Complete and Partial Aortic Occlusion for the Treatment of Hemorrhagic Shock in Swine

* These authors contributed equally
Medicine

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Summary

Here, we present a protocol demonstrating a hemorrhagic shock model in swine that uses aortic occlusion as a bridge to definitive care in trauma. This model has application in testing a wide range of surgical and pharmacological therapeutic strategies.

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Williams, A. M., Bhatti, U. F., Dennahy, I. S., Chtraklin, K., Chang, P., Graham, N. J., Baccouche, B. M., Roy, S., Harajli, M., Zhou, J., Nikolian, V. C., Deng, Q., Tian, Y., Liu, B., Li, Y., Hays, G. L., Hays, J. L., Alam, H. B. Complete and Partial Aortic Occlusion for the Treatment of Hemorrhagic Shock in Swine. J. Vis. Exp. (138), e58284, doi:10.3791/58284 (2018).

Abstract

Hemorrhage remains the leading cause of preventable deaths in trauma. Endovascular management of non-compressible torso hemorrhage has been at the forefront of trauma care in recent years. Since complete aortic occlusion presents serious concerns, the concept of partial aortic occlusion has gained a growing attention. Here, we present a large animal model of hemorrhagic shock to investigate the effects of a novel partial aortic balloon occlusion catheter and compare it with a catheter that works on the principles of complete aortic occlusion. Swine are anesthetized and instrumented in order to conduct controlled fixed-volume hemorrhage, and hemodynamic and physiological parameters are monitored. Following hemorrhage, aortic balloon occlusion catheters are inserted and inflated in the supraceliac aorta for 60 min, during which the animals receive whole-blood resuscitation as 20% of the total blood volume (TBV). Following balloon deflation, the animals are monitored in a critical care setting for 4 h, during which they receive fluid resuscitation and vasopressors as needed. The partial aortic balloon occlusion demonstrated improved distal mean arterial pressures (MAPs) during the balloon inflation, decreased markers of ischemia, and decreased fluid resuscitation and vasopressor use. As swine physiology and homeostatic responses following hemorrhage have been well-documented and are like those in humans, a swine hemorrhagic shock model can be used to test various treatment strategies. In addition to treating hemorrhage, aortic balloon occlusion catheters have become popular for their role in cardiac arrest, cardiac and vascular surgery, and other high-risk elective surgical procedures.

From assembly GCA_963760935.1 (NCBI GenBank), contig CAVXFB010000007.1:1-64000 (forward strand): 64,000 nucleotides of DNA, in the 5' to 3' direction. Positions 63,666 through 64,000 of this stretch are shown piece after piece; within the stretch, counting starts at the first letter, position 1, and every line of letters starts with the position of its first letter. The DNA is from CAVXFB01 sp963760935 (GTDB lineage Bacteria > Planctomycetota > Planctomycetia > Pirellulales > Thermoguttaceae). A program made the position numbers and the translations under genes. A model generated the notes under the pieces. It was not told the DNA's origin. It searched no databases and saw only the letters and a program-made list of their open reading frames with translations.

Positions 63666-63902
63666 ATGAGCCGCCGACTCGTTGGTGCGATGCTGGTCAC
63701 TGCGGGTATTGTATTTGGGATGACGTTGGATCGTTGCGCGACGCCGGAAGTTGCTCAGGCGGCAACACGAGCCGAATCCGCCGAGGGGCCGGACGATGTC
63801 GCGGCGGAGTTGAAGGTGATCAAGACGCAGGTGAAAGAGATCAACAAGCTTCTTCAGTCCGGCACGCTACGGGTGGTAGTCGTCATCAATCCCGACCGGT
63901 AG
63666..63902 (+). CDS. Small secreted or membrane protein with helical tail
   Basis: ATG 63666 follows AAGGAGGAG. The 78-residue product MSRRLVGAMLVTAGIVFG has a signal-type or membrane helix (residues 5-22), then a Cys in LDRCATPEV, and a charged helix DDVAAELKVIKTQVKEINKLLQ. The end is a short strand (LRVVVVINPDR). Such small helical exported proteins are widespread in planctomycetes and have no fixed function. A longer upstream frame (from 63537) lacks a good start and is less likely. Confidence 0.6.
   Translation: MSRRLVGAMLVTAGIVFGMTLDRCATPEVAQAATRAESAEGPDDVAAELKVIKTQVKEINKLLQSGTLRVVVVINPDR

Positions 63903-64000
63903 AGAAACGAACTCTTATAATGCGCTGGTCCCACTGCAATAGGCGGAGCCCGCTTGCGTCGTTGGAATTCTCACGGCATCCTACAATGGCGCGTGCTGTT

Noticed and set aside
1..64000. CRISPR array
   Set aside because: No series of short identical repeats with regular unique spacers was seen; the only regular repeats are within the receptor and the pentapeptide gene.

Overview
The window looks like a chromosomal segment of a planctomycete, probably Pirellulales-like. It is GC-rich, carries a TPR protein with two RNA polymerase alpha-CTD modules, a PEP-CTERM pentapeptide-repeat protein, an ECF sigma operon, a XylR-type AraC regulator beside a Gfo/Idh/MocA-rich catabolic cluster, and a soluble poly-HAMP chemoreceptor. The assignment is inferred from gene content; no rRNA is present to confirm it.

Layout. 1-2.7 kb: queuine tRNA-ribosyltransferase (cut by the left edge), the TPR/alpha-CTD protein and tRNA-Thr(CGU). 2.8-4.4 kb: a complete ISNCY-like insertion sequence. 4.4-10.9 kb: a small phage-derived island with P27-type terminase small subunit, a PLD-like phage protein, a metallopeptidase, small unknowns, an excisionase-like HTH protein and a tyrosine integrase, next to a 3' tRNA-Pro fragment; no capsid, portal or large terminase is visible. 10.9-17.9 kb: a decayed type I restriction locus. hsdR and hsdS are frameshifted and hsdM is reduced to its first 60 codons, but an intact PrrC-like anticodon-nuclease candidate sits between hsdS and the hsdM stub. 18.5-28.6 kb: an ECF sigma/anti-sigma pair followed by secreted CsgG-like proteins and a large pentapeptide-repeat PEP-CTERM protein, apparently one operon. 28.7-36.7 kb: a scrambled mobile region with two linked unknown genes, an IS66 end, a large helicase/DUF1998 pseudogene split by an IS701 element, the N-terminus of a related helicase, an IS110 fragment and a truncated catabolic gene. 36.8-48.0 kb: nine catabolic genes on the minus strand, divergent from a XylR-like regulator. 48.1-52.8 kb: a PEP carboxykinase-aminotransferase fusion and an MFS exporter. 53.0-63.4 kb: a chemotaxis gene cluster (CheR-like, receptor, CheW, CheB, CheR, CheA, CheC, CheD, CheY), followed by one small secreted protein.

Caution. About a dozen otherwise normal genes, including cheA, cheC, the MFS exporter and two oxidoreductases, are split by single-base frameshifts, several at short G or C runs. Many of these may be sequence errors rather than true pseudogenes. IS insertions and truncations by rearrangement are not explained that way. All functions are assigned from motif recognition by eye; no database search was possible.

Introduction

Hemorrhage continues to be the dominant cause of preventable deaths in patients undergoing traumatic events, accounting for 90% of trauma-related deaths in the military setting and 40% of post-traumatic deaths in the civilian population1,2. Although direct pressure can treat compressible hemorrhage, non-compressible torso hemorrhage remains difficult to treat and can be lethal without prompt hemostatic control. The historical approach of resuscitative thoracotomy or laparotomy with aortic cross-clamping has proved to be extremely invasive3,4. This intervention also requires a complex selection algorithm to determine the candidacy of patients that have undergone traumatic insults5.

In recent years, there has been a resurgence of interest in a previously described approach—resuscitative endovascular balloon occlusion of the aorta (REBOA)6,7,8. Although REBOA has conferred a short-term survival advantages in hemorrhage, a prolonged complete occlusion of the aorta during balloon inflation poses serious concerns that include irreversible end-organ ischemia9,10. In an attempt to overcome this potential morbidity, alternative endovascular strategies to manage hemorrhage are being devised. One such strategy that has seen a growing attention is a partial occlusion of the aorta11,12. The idea of partial aortic balloon occlusion affords the perfusion of vascular beds distal to the site of occlusion, improved physiologic proximal aortic MAPs, and a gradual afterload reduction following the balloon deflation. These changes in parameters are desired modifications to the physiological characteristics of a bleeding animal. Prior to this method's translation to humans, complete and partial aortic balloon occlusion catheters have been heavily tested in swine models of hemorrhagic shock11,12,13.